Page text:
The belen, or crèche, is not an uncommon sight this time of year, especially in a country such as the Philippines that is deeply reverential to the spirit of the season and the figures and events the belen represents. But while most Filipinos are content with displaying store-bought reproductions, some make a tradition out of taking it upon themselves to build such displays of faith from the ground up.
In this regard, perhaps no other community in the country is as united and profoundly entrenched in the yearly act of belen-making as the University of Asia and the Pacific (UA&P), whose passion for which is slowly making its way to its neighboring establishments and beyond, with media outlets starting to take notice. The university co-organizes the Belenistas de Ortigas, an annual belen competition among business establishments in Ortigas Center initiated by UA&P, in partnership with Ortigas Center Association Inc. and Barangay San Antonio, Pasig City. In keeping with the time-honored Filipino tradition, Belenistas de Ortigas has challenged members of the Ortigas Center community to create scenes of Christ’s birth and display them in front of their respective buildings. The competition envisions transforming the business district into a “Belen Town,” which not just serves as a tourist destination but also promotes Christian values among the members of the community.
For the last several years, the university has also held annual inter-office contests on which staff members can make the best belen—a veritable showcase of skills that has only grown more competitive each year. The university truly has belen-making down to an art form and has become a tradition that eludes almost no member of its community, least of all the university president himself, Dr. Jose Maria Mariano, who has been a prime instigator and a technician of the craft. Nearly every year since beginning his tenure as president in 2000, Dr. Mariano has devoted hours from his busy schedule during the Christmas season to roll up his sleeves and join various members of the faculty and staff in creating the centerpiece of the school’s displays: its biggest and most elaborate belen in the heart of the school chapel, the Stella Orientis Oratory. The name translates, fittingly enough, to “Star of the Orient,” and much like how the Star of Bethlehem led the Three Kings on their voyage that fateful night, so does Stella Orientis bring people from nearby homes and businesses to UA&P to take a gander at the spectacle of the belen.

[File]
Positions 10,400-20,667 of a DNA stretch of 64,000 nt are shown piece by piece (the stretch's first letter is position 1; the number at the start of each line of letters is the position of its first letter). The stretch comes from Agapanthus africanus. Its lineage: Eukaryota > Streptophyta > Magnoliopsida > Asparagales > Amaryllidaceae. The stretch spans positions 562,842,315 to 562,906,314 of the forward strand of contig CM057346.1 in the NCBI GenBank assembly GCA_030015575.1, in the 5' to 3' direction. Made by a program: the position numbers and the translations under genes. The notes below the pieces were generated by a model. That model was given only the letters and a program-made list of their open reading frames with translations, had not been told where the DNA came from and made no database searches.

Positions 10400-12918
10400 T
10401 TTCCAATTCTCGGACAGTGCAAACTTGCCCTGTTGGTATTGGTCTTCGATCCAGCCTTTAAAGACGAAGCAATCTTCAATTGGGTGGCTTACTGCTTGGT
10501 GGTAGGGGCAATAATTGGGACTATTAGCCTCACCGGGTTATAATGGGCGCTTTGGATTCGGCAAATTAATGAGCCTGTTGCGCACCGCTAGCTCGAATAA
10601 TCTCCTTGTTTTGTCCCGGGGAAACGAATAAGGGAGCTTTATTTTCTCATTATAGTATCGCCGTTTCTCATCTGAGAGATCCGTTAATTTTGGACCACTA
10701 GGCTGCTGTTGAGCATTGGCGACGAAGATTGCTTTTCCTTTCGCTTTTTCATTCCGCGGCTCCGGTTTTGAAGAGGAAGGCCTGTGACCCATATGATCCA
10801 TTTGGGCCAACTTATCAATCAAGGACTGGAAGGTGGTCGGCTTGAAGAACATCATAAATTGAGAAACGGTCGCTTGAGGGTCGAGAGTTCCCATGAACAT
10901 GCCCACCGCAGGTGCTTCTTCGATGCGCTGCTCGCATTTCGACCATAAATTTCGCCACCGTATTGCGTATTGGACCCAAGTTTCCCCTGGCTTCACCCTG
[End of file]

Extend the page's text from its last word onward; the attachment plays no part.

Dr. Mariano started his career in academe as a mathematics educator while taking up his graduate studies at King’s College of the University of London. He soon pursued his doctorate degree in Philosophy from the University of Navarra, while concurrently teaching mathematical economics in the Spanish university. It was there that he cultivated his predilection for art, particularly sculpture, finding time during his studies to practice sculpting before eventually taking himself and his avocation to the Center for Research and Communication, the founding institution of UA&P where some of his works can be seen on display. A dedicated academic who witnessed and helped the university expand from a single building in the 1990s to the bustling campus it is today, Dr. Mariano continues to indulge in his artistic side by working on the university’s belen while inspiring those around him to take part in a cultural and spiritual custom.
But the belen isn’t just there to beautify and to edify, as Dr. Mariano emphasizes its more important, underlying significance to the people who see it. “It’s not just there to be beautiful, it’s there to help people pray,” he says. “That’s also why we encourage everyone in the university to put up a belen in their workplaces: to remind them to set aside some time during the Christmas season to just take a moment to reflect and to pray.”
In the weeks before the belen’s completion, Dr. Mariano and his group often stay at the university for extended hours working on the project which, for the sake of maximum effect, calls for secrecy before it is finally unveiled to the general public. Most of the belen is handmade, crafted out of wood and cloth transformed into recognizable shapes with careful planning, artistic skill and a dash of what Dr. Mariano prefers to remain “trade secrets.” The president makes regular trips to the belen’s temporary holding area while in its production stage, hidden away at a section of the school usually reserved for carpentry and maintenance.
Dr. Mariano takes special pride in his and his group’s handiwork and is adamant that the unfinished belen remains there and be moved to the oratory after work hours and out of plain sight to keep it as a surprise for Mass-goers the following day. This usually necessitates waiting long into the night, and that after hours of work, but the end result—the look in the faces of awestruck children, the hushed tones of their parents explaining the stories of the various figures—is worth it. This year’s theme, in particular, reminds viewers of the grandeur and significance of the event it depicts by surrounding the Holy Family with an audience of several angels bearing witness to the glorious scene.
Stella Orientis Oratory is open for anyone to visit and see for themselves. Just follow the star and take a gander.